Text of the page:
Featured Research

from universities, journals, and other organizations

Bile Acids As Drug Candidates

Date:
March 19, 2008
Source:
American Society for Biochemistry and Molecular Biology
Summary:
Bile acid derivatives can turn on the vitamin D receptor without causing excess calcium buildup, a finding that could lead to vitamin D therapies for conditions beyond just bone and skin disorders.

Derivatives of lithocholic acid can activate the same receptor as calcitriol, the active form of vitamin D, without affecting blood calcium levels.
Credit: Journal of Lipid Research

Bile acid derivatives can turn on the vitamin D receptor (VDR) without causing excess calcium buildup, researchers report, a finding that could lead to vitamin D therapies for conditions beyond just bone and skin disorders.

While calcium balance may be the most well-known role of vitamin D, this molecule --through VDR binding-- regulates many functions including immunity and cell growth and thus has diverse therapeutic potential.

However, while vitamin D-based drugs are effective against some cancers and microbial infections, the risk of excess blood calcium has limited their clinical use.

Bile acids, compounds secreted from the liver that aid in digestion, can also bind to the VDR, though not as strongly.

However, Makoto Makishima and colleagues found that derivates of the bile acid LCA (lithocolic acid) are very potent VDR activators. Interestingly, though, these acids did not induce the expression of calcium channels in various cell types.

The researchers then compared the effects of orally-fed vitamin D or LCA derivatives on mice; they found that LCA could promote VDR activation in mice without causing calcium buildup and weight loss that was observed in vitamin D animals. This study suggests bile acid derivates might have solid clinical potential.

This research was recently published in The Journal Of Lipid Research.


Story Source:

The above story is based on materials provided by American Society for Biochemistry and Molecular Biology. Note: Materials may be edited for content and length.


Cite This Page:

American Society for Biochemistry and Molecular Biology. "Bile Acids As Drug Candidates." ScienceDaily. ScienceDaily, 19 March 2008. <www.sciencedaily.com/releases/2008/03/080314165355.htm>.
American Society for Biochemistry and Molecular Biology. (2008, March 19). Bile Acids As Drug Candidates. ScienceDaily. Retrieved July 25, 2014 from www.sciencedaily.com/releases/2008/03/080314165355.htm
American Society for Biochemistry and Molecular Biology. "Bile Acids As Drug Candidates." ScienceDaily. www.sciencedaily.com/releases/2008/03/080314165355.htm (accessed July 25, 2014).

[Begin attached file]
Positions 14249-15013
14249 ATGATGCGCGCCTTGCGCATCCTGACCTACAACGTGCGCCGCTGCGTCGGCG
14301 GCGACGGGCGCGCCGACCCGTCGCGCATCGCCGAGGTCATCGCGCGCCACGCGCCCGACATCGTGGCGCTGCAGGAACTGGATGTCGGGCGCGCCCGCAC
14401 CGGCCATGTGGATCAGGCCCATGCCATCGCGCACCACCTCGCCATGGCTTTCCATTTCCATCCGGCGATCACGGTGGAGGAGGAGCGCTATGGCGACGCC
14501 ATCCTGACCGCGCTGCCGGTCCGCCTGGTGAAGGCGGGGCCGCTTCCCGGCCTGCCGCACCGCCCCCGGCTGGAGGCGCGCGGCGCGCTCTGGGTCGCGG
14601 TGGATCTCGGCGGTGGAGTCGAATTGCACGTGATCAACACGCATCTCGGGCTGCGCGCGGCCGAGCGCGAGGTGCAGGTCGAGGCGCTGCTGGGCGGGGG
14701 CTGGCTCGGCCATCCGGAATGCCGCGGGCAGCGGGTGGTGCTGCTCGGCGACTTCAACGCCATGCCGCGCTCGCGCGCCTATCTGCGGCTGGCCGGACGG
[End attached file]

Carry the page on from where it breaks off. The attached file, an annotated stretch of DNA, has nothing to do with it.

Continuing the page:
Share This




More Health & Medicine News

Friday, July 25, 2014

Featured Research

from universities, journals, and other organizations


Featured Videos

from AP, Reuters, AFP, and other news services

New Painkiller Designed To Discourage Abuse: Will It Work?

New Painkiller Designed To Discourage Abuse: Will It Work?

Newsy (July 24, 2014) The FDA approved Targiniq ER on Wednesday, a painkiller designed to keep users from abusing it. Like any new medication, however, it has doubters. Video provided by Newsy
Powered by NewsLook.com
Doctor At Forefront Of Fighting Ebola Outbreak Gets Ebola

Doctor At Forefront Of Fighting Ebola Outbreak Gets Ebola

Newsy (July 24, 2014) Sheik Umar Khan has treated many of the people infected in the Ebola outbreak, and now he's become one of them. Video provided by Newsy
Powered by NewsLook.com
Condemned Man's US Execution Takes Nearly Two Hours

Condemned Man's US Execution Takes Nearly Two Hours

AFP (July 24, 2014) America's death penalty debate raged Thursday after it took nearly two hours for Arizona to execute a prisoner who lost a Supreme Court battle challenging the experimental lethal drug cocktail. Duration: 00:55 Video provided by AFP
Powered by NewsLook.com
Can Watching TV Make You Feel Like A Failure?

Can Watching TV Make You Feel Like A Failure?

Newsy (July 24, 2014) A study by German researchers claims watching TV while you're stressed out can make you feel guilty and like a failure. Video provided by Newsy
Powered by NewsLook.com

Search ScienceDaily

Number of stories in archives: 140,361

Find with keyword(s):
Enter a keyword or phrase to search ScienceDaily for related topics and research stories.

Save/Print:
Share:

Breaking News:
from the past week

In Other News

... from NewsDaily.com

Science News

    Health News

      Environment News

        Technology News



          Save/Print:
          Share:

          Free Subscriptions


          Get the latest science news with ScienceDaily's free email newsletters, updated daily and weekly. Or view hourly updated newsfeeds in your RSS reader:

          Get Social & Mobile


          Keep up to date with the latest news from ScienceDaily via social networks and mobile apps:

          Have Feedback?


          Tell us what you think of ScienceDaily -- we welcome both positive and negative comments. Have any problems using the site? Questions?
          Mobile: iPhone Android Web
          Follow: Facebook Twitter Google+
          Subscribe: RSS Feeds Email Newsletters
          Latest Headlines Health & Medicine Mind & Brain Space & Time Matter & Energy Computers & Math Plants & Animals Earth & Climate Fossils & Ruins